“Sometimes I’ll just run across things and go, ‘I want it.’ When Fender made the Eric Clapton Blackie replica, I just had to have one. John Cruz at the Fender Custom Shop makes a lot of guitars for me, and when I told him I got a Blackie, he asked if mine says ‘Blackie’ on it. I took a look at it and told him no, and he said that mine is one of the earliest ones that they made, and that it’s worth more than the others. My Fiesta Red ’62 is a real player. It’s in great condition, but I had to have it refretted. It only had wear on the first three or four frets, but they were worn all the way down to the wood. The previous owner must have only played open chords on it, but he played the hell out of them!”
Although the Strat remains Mars’ favorite guitar, he also has a soft spot for Telecasters. Old-school Mötley Crüe fans may remember the Telecaster-shaped Kramers that Mars played on tour during the mid Eighties. “That was a transitional guitar for me,” he recalls. “Nobody was playing Teles back then, so that inspired me to play one. The problem with those Kramers is that they were really heavy. I loved the way they looked, though.”
One of the most valuable guitars in Mars’ collection is a stock 1951 Esquire.
“I found that through a vintage guitar dealer,” he says. “I traded it for several guitars that I wanted to get rid of. The dealer needed some less-expensive guitars that he could turn around and sell more quickly. I had various Seventies guitars and a few acoustics, including some older Ovations, that I wasn’t using, so I traded them for the Esquire. A while later the guy called me back and asked if I was interested in trading the Esquire for Waylon Jennings’ leather-covered guitar, which he had just gotten. I tried it out, but it was so out of whack that I didn’t really want it. The leather chokes off the tone.”
These days, Mars may be an avowed Fender player, but he still appreciates classic Gibsons, like the Les Paul Custom he played during Mötley Crüe’s early days. At one time he owned three sunburst Les Paul Standards—two 1959s and a 1960—but he currently owns just one 1960 Les Paul Standard, which was a relatively recent replacement for the ones he was forced to sell.
“It’s one of the later 1960 Les Paul Standards with the metal cap knobs,” he explains. “The red in the sunburst is still nice and bright. It needs to have a couple of things done to it to make it 100 percent original again, so I was able to get it pretty cheap. The original tuning pegs had shrunk and crumbled. The guy I bought it from replaced the tuners, but he used the wrong ones. I’m looking for some original 1960 tuning pegs for it, but I’m having a heck of a time finding the right ones. Everything else is straight on it. It’s a beautiful guitar with just a little wear and tear, but it sounds and plays incredible. The other Les Paul Standards I owned didn’t sound nearly as good as this one, so I don’t mind that I had to sell them, even though they were more valuable. I bought this guitar to play it.”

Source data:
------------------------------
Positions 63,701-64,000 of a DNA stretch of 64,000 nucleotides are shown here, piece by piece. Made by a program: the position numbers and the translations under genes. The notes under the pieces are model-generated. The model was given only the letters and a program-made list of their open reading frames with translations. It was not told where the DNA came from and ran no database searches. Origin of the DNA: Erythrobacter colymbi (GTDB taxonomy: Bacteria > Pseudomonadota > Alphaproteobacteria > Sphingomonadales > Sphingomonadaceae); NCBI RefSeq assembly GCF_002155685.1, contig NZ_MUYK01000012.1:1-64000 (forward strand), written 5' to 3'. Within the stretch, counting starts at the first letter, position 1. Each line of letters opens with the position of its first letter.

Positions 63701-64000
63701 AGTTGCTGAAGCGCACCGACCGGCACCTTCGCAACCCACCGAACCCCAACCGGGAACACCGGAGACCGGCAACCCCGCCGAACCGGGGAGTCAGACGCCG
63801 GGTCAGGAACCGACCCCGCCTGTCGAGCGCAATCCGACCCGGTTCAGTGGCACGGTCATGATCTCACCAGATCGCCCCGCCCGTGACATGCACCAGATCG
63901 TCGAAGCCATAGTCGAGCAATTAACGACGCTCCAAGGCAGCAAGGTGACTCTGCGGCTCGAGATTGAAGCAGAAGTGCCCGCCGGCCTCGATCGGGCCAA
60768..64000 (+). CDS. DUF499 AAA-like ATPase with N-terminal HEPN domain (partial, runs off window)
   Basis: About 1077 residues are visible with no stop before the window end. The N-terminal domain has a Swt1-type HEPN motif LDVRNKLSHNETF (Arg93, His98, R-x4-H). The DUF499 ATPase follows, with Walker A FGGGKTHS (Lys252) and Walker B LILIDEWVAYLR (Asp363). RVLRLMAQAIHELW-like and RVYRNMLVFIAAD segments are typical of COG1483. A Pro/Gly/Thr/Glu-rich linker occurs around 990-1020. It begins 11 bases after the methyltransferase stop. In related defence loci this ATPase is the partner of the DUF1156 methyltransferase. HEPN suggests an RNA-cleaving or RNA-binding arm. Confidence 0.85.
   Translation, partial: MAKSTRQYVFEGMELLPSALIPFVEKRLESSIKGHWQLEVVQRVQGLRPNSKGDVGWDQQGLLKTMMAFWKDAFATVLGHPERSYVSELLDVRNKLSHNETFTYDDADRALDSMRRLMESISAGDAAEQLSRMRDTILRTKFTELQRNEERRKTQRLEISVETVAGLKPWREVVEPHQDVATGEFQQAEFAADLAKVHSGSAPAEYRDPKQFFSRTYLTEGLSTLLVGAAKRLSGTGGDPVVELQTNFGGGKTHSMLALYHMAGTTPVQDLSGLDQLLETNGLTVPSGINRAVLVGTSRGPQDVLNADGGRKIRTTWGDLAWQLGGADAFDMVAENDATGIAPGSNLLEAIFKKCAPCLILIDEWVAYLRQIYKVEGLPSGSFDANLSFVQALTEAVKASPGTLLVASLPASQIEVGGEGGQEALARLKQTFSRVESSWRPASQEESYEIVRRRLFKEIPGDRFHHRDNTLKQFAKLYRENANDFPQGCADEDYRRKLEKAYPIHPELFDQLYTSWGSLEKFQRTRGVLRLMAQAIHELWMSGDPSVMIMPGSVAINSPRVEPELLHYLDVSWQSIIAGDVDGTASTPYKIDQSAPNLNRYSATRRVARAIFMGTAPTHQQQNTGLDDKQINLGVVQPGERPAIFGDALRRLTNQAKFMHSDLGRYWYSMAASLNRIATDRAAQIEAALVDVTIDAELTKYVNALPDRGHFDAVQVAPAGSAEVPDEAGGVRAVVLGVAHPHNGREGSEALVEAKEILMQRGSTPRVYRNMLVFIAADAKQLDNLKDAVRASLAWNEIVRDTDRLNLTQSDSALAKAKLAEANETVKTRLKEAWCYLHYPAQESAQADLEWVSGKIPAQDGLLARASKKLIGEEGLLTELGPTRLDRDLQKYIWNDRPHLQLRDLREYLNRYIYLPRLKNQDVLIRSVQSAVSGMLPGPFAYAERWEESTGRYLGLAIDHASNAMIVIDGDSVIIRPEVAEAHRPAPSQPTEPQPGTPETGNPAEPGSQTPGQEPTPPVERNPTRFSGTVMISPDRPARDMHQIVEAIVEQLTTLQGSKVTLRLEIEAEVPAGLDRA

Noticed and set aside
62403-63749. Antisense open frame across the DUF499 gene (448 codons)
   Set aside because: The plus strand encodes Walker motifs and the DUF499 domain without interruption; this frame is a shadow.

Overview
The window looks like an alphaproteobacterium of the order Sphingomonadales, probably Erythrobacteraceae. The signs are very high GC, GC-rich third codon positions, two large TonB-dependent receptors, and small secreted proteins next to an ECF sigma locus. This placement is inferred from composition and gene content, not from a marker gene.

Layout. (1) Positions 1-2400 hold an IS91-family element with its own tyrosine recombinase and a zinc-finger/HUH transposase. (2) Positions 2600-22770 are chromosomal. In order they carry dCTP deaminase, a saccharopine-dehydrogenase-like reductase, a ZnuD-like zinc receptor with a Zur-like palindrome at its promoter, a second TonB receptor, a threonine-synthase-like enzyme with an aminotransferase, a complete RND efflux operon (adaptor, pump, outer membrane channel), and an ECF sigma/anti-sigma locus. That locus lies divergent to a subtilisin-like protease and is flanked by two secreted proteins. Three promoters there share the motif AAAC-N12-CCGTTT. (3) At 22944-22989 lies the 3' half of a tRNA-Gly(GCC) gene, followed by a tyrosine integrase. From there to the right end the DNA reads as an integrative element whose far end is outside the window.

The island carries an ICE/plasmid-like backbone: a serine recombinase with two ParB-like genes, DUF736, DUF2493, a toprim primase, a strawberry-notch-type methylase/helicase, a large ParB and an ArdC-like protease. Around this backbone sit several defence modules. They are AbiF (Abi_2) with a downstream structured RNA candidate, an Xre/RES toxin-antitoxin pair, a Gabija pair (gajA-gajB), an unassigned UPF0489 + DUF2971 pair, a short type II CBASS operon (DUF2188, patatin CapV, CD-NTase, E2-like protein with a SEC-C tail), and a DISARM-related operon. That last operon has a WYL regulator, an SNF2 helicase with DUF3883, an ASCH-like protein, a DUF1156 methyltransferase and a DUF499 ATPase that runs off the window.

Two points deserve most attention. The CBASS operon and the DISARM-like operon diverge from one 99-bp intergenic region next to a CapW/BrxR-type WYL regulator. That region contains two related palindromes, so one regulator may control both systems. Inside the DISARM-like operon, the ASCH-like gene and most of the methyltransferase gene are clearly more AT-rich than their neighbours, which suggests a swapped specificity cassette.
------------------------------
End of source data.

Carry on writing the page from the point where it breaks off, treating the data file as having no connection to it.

Mars also owns a few Gibson Firebirds, including a 1965 reverse Firebird III with a standard tobacco sunburst finish and a mid-Sixties Firebird with a very rare Inverness Green finish. “The ’65 is very clean,” he says. “A lot of Firebirds had their headstocks broken off over the years, but this one is intact and completely stock. I love the sound of its two mini-humbucker pickups. They have a lot of character and sound different than my other guitars.”
Mars’ main stage guitars are heavily modified Strats with custom-wound 16k-ohm humbuckers made by J.M. Rolph in the neck and bridge positions, a middle single-coil and a locking Floyd Rose tremolo. Still, he’s more of a purist when it comes to vintage guitars, preferring to buy instruments in original stock condition.
“I don’t mind guitars with a little wear and tear on them,” he explains. “That just means that they’ve been played. Many vintage guitars in mint condition don’t sound that great because they’ve never been played or they never sounded that good to begin with. A lot of great older guitars got ruined when people started replacing pickups in the Seventies. It wasn’t really necessary to do that on a lot of those guitars, but guitarists didn’t know any better back then. It was just the thing to do. I’ve had to pass on a lot of guitars that were otherwise great because the original pickups were replaced.
“If I could afford it, I’d go to Japan to buy guitars,” he concludes. “The Japanese generally won’t buy a guitar unless it’s 100 percent original. The problem is that they’re willing to pay more, so prices in Japan are too damn expensive! Some of the stuff they’re selling is in such good condition that you don’t even want to look at it!”
He laughs. “Sometimes it’s worth paying the extra money, though. I’m having a heck of a time finding tuning pegs for my ’60 Les Paul, and I probably could have saved myself a lot of trouble if I bought one that was already in original condition. But these days, a 100-percent-original sunburst Les Paul can cost anywhere from $300,000 to half a million. I’d rather buy a Ferrari for that much money. I’m a guitar nut, but to me that’s way too much money!”
Photos: Kevin Scanlon